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  1. #1

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    Here's the Scoop on Svema, Tasma and Kodak Film in Russia!

    (BTW; Smallformat is a great magazine too!)

    Svema (check out the emulsion blade in this article!)

    http://smallformat.schiele-schoen.de...il.asp?id=3464

    Tasma

    http://smallformat.schiele-schoen.de...032.pdf&s=8130

    Kodak in Russia

    http://smallformat.schiele-schoen.de...038.pdf&s=8130

  2. #2
    Mick Fagan's Avatar
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    Very interesting read. It looks like the French are not the flavour of the century and PE would be deemed to be correct by this statement from the management.

    "Another issue is that after a manufacturing plant has stood still for three years, restarting it is not as simple as flipping a light switch."

    Mick.

  3. #3
    Michel Hardy-Vallée's Avatar
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    Wow, this is the best thing I've ever read on FSU photographic products. The article about Tacma is especially interesting, given that they want to position themselves as small, nimble niche players.

    Now where can I encourage these fine people and buy some Tacma film?
    Using film since before it was hip.


    "One of the most singular characters of the hyposulphites, is the property their solutions possess of dissolving muriate of silver and retaining it in considerable quantity in permanent solution" — Sir John Frederick William Herschel, "On the Hyposulphurous Acid and its Compounds." The Edinburgh Philosophical Journal, Vol. 1 (8 Jan. 1819): 8-29. p. 11

    My APUG Portfolio

  4. #4

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    so after reading this, does anyone know where to find tasma film in the US?

  5. #5
    Alex Bishop-Thorpe's Avatar
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    Always interested in new film to try (ERA pan turned out to be a rather pleasant surprise), so I'll throw my voice in requesting a source of Tasma products.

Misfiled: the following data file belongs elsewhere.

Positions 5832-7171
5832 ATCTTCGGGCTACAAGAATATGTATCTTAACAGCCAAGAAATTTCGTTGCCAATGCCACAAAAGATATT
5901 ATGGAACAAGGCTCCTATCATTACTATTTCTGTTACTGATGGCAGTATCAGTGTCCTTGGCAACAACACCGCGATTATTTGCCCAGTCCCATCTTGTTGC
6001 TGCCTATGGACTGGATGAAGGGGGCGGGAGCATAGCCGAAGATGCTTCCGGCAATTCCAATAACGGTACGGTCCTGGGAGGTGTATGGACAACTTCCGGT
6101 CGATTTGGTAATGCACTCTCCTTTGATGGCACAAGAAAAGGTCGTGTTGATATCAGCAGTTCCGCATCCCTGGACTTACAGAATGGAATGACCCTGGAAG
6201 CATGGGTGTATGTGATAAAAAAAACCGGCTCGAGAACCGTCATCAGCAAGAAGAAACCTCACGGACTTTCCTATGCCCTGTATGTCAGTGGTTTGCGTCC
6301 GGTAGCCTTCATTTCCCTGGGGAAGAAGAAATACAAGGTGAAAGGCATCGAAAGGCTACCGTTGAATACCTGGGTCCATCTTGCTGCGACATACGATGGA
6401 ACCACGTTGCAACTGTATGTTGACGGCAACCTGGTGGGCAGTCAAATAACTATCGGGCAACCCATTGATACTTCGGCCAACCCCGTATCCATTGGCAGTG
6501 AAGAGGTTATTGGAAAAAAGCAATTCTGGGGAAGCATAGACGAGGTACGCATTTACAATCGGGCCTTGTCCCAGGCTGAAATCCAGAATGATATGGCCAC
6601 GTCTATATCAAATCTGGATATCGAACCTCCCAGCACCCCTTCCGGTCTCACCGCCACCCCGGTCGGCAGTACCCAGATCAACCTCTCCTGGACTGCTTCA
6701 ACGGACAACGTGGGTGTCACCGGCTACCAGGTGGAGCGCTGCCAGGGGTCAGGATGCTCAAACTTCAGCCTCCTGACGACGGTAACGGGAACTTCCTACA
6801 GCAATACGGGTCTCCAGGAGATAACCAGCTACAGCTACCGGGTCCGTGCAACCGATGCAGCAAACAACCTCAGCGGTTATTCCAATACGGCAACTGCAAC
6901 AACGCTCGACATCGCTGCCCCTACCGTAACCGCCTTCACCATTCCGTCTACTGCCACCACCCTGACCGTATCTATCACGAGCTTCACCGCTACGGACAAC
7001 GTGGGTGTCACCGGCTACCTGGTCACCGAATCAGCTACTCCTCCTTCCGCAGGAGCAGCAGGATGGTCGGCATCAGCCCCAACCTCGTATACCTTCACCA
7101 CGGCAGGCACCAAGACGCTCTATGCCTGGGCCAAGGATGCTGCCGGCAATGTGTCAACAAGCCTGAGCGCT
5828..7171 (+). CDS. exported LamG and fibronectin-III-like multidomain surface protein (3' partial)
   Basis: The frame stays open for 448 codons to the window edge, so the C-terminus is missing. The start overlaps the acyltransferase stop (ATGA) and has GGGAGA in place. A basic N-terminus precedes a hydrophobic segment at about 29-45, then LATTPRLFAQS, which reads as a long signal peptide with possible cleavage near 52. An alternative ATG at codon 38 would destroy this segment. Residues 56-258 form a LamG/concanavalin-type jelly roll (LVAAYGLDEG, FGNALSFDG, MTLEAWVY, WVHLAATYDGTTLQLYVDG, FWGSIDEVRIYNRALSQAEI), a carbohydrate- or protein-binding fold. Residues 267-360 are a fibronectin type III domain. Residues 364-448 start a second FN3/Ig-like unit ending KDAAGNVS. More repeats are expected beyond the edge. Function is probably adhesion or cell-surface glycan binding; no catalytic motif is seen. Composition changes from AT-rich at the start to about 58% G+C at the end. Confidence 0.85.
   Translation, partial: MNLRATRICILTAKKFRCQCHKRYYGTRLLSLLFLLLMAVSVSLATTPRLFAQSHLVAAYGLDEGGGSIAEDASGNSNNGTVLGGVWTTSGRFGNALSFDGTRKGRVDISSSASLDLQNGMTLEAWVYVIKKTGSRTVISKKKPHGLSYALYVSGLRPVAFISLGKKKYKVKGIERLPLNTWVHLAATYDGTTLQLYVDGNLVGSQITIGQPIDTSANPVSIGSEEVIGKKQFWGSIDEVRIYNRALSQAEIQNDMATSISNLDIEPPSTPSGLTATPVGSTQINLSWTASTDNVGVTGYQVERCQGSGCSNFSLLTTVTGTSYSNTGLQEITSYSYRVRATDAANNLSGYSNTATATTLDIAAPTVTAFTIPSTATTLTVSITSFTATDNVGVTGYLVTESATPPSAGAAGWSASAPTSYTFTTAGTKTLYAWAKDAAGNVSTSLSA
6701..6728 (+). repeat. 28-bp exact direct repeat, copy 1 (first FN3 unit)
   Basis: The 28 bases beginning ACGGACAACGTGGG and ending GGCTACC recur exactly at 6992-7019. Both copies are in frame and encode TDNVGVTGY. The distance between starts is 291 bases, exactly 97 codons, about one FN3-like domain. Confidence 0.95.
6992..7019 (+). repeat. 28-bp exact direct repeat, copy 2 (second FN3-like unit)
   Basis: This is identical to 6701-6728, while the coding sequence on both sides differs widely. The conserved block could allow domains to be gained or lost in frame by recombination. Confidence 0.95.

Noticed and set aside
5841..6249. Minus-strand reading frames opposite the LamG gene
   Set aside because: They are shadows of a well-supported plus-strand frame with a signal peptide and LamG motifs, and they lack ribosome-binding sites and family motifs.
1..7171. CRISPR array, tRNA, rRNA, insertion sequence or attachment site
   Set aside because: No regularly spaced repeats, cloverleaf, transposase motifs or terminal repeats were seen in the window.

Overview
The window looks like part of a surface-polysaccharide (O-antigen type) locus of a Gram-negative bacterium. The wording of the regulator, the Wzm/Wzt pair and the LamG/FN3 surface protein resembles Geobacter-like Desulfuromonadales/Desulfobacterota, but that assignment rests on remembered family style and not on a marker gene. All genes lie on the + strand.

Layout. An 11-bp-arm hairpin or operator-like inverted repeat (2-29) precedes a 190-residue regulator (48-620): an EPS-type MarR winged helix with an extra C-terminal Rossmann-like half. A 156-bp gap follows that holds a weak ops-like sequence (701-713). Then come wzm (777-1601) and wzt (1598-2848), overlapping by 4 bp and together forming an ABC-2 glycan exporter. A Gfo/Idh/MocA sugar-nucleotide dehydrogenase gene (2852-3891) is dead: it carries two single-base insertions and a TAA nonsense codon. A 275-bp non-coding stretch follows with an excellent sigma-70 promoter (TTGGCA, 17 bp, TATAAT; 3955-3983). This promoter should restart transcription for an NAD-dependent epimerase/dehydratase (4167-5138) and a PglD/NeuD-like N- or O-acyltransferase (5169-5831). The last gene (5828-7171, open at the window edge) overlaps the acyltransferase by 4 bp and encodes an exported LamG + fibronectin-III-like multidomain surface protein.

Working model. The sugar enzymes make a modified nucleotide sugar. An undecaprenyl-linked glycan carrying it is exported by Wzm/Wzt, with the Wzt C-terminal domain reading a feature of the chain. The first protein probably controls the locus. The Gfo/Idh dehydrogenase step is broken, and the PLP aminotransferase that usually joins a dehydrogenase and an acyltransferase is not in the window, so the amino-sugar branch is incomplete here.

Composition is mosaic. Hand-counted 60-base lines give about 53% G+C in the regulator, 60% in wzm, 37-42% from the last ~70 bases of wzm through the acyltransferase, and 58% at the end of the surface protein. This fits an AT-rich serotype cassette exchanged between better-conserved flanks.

A very interesting read, thanks for posting this stuff.
    The Analogue Laboratory, or 'so you built a darkroom in an old factory in the industrial zone'.
    Blog thing!.

    Worry less. Photograph more.

  6. #6

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    These are interesting articles. The premise of the articles seeks to investigate the cine-film manufacturers in Russia and FSU countries. Thus, it doesn't cover Slavich, which is still going strong, I guess. Freestyle has a boatload of Slavich paper, which is good stuff. Wonder if Slavich is the only "still" film, plate and paper plant left?

  7. #7
    David A. Goldfarb's Avatar
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    Thanks for the links. _Smallformat_ and _Super-8 Today_ are both magazines that might be interesting to APUG types.

    I saw some prints on Slavich paper at the FS Distributing booth at PMA, and they were pretty good. It definitely looks like a paper I could work with.
    flickr--http://www.flickr.com/photos/davidagoldfarb/
    Photography (not as up to date as the flickr site)--http://www.davidagoldfarb.com/photo
    Academic (Slavic and Comparative Literature)--http://www.davidagoldfarb.com

  8. #8
    AgX
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    Very much appreciated! I had been trying to inform before about who is still coating in the East and Far-East. And a lot of googeling did not take me much further than the websites of those companies left. One has to knock at their doors.

  9. #9

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    Slavich is an amazing paper. I have been moving over to it more and more. Rich tones and a beautiful paper. I highly recommend it.

  10. #10
    AgX
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    (off topic) error in Svema article?

    Off topic…
    The article on the Svema plant states that there was a three-layer natural color film produced in 1936 (at the Shostka/Svema plant?). This is utmost questionable. I read this for the first time.
    The German Agfa film plant at Wolfen was a Soviet-owned company between 1945 and 1953 and affiliated to the Shostka plant (about half of the plant was moved to Shostka). A lot of Agfa experts worked there in the mid-40ties (including work on color). From them there was no report later about such a film. The commonly reported date of birth for such a Soviet film is 1947.
    Notwithstanding I am eager to learn about any earlier film. Most probably behind this all is a typing error concerning the decade…

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